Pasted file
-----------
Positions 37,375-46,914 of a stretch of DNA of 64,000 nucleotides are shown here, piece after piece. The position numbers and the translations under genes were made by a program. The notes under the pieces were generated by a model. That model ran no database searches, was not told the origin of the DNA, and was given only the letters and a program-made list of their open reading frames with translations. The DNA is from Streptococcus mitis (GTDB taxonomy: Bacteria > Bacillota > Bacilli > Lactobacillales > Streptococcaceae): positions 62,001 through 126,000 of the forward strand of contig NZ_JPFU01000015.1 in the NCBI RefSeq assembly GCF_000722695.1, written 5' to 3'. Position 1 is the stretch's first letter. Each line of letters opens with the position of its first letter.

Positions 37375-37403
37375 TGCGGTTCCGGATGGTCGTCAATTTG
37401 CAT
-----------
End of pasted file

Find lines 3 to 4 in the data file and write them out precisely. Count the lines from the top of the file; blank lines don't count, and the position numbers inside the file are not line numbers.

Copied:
37375 TGCGGTTCCGGATGGTCGTCAATTTG
37401 CAT